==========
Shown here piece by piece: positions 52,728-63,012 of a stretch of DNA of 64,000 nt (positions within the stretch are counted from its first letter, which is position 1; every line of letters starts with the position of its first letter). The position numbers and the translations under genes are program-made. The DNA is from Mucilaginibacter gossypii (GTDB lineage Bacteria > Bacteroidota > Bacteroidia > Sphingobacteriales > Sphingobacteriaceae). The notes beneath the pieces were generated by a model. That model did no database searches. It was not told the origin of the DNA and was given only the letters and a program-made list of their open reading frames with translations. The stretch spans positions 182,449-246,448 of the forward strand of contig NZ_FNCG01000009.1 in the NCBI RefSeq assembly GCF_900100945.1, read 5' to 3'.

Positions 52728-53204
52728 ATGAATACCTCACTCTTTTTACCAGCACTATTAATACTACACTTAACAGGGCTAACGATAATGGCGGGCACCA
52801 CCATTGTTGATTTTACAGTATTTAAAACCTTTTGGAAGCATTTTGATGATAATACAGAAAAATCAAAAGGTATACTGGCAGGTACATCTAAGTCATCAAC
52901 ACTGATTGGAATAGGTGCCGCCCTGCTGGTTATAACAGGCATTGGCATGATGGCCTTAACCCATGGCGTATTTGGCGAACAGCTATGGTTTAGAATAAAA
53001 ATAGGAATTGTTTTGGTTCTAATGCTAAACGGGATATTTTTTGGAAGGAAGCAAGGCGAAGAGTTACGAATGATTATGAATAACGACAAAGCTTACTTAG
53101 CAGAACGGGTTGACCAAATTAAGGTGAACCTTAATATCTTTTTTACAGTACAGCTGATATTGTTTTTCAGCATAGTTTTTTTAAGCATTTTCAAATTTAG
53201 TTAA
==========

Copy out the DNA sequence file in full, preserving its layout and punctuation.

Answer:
Shown here piece by piece: positions 52,728-63,012 of a stretch of DNA of 64,000 nt (positions within the stretch are counted from its first letter, which is position 1; every line of letters starts with the position of its first letter). The position numbers and the translations under genes are program-made. The DNA is from Mucilaginibacter gossypii (GTDB lineage Bacteria > Bacteroidota > Bacteroidia > Sphingobacteriales > Sphingobacteriaceae). The notes beneath the pieces were generated by a model. That model did no database searches. It was not told the origin of the DNA and was given only the letters and a program-made list of their open reading frames with translations. The stretch spans positions 182,449-246,448 of the forward strand of contig NZ_FNCG01000009.1 in the NCBI RefSeq assembly GCF_900100945.1, read 5' to 3'.

Positions 52728-53204
52728 ATGAATACCTCACTCTTTTTACCAGCACTATTAATACTACACTTAACAGGGCTAACGATAATGGCGGGCACCA
52801 CCATTGTTGATTTTACAGTATTTAAAACCTTTTGGAAGCATTTTGATGATAATACAGAAAAATCAAAAGGTATACTGGCAGGTACATCTAAGTCATCAAC
52901 ACTGATTGGAATAGGTGCCGCCCTGCTGGTTATAACAGGCATTGGCATGATGGCCTTAACCCATGGCGTATTTGGCGAACAGCTATGGTTTAGAATAAAA
53001 ATAGGAATTGTTTTGGTTCTAATGCTAAACGGGATATTTTTTGGAAGGAAGCAAGGCGAAGAGTTACGAATGATTATGAATAACGACAAAGCTTACTTAG
53101 CAGAACGGGTTGACCAAATTAAGGTGAACCTTAATATCTTTTTTACAGTACAGCTGATATTGTTTTTCAGCATAGTTTTTTTAAGCATTTTCAAATTTAG
53201 TTAA